Situations where people have to decide between hurting themselves or another person are at the core of many individual and global conflicts. Yet little is known about how people behave when facing these situations in the lab. Here we report a large (N = 2.379) experiment in which participants could either take x dollars from another anonymous participant or give y dollars to the same participant. Depending on the experimental treatments, participants were also allowed to exit the game without making any decision, but paying a cost c ≥ 0. Across different protocols and parameter specifications, we found three major results: (i) when exiting is allowed and costless, subjects tend to exit the game; (ii) females are more likely than males to exit the game, but only when the cost of the exit is small; (iii) when exiting is not allowed, altruistic actions are more common than predicted by the dominant economic models. In particular, about one sixth of the subjects show hyper-altruistic tendencies, that is, they prefer giving y rather than taking x > y. In doing so, our findings shed light on human decision-making in conflictual situations and suggest that economic models should be revised in order to take into account hyper-altruistic behaviour.
Part of the secret of the enormous success of human societies is our ability to cooperate with others and help less fortunate people1,2,3,4. Sharing food and cooperating during hunt have played a fundamental role in the early evolution of human societies5 and modern variants of these attitudes play a major role still nowadays: we help friends when they need, we make donations to less fortunate people, we collaborate with our partner to build a family, we cooperate with our colleagues to finish the work faster and at higher standards. While most of these behaviours can be explained by means of the five rules of cooperation6 (kin selection, direct reciprocity, indirect reciprocity, multivelel selection, and spatial selection), lab experiments show that our pro-social abilities go far beyond these five mechanisms: people show pro-social behavior also in one-shot lab experiments with anonymous participants7,8,9,10,11,12,13,14,15 and even in large groups16.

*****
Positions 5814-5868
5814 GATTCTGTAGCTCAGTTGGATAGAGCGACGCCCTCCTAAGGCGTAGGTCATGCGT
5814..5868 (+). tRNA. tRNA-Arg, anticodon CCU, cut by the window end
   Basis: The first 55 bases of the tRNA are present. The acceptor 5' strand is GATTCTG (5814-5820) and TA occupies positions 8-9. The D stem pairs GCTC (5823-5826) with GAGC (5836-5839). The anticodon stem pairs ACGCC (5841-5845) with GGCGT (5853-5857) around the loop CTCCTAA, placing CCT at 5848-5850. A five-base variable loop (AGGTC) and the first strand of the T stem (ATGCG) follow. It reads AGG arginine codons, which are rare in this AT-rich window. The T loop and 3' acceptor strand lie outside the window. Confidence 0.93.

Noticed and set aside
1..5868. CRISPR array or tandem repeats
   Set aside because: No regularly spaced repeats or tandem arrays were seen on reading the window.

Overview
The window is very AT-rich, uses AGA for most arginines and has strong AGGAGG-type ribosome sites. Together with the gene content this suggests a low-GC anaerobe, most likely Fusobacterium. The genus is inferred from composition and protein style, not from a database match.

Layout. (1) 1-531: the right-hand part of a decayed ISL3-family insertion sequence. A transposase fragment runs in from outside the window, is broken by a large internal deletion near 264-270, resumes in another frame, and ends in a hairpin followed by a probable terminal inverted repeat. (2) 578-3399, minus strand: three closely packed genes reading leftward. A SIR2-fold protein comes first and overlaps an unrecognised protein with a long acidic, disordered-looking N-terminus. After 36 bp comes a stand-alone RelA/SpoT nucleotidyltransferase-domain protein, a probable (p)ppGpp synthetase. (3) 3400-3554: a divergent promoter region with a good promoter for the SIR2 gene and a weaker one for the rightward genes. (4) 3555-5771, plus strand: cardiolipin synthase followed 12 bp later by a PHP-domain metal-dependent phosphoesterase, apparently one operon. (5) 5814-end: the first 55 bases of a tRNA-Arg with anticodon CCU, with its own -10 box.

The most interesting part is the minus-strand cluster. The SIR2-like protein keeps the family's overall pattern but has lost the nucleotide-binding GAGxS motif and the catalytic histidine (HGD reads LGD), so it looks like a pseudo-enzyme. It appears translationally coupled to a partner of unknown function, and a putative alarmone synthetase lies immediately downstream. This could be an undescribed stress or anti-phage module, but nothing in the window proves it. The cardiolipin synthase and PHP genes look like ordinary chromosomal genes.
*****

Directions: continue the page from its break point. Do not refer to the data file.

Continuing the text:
A major consequence of our pro-social abilities is that our social network is far more connected than that of any other animal species. While this dense spatial structure has numerous well known positive consequences17,18,19, it also generates a painful paradox: with all the people we are connected with, it is often difficult to make everyone happy: sometimes the goals of two people are just not aligned; sometimes we have to choose between hurting Person A or hurting Person B; perhaps even worse, sometimes we have to choose between hurting ourselves or hurting someone else - and sometimes, this someone else is a close friend, or a close relative, or our romantic partner.
Despite the practical importance of such conflicts, little is known about how real people behave in these situations in the ideal scenario of a lab experiment with anonymous subjects. To the best of our knowledge, only one study20 addressed this problem, showing that most people are “hyper-altruistic”, that is, they evaluate others’ pain more than their own pain: they pay to avoid an anonymous stranger receiving an electric shock twice as much as they pay to avoid themselves receiving an electric shock.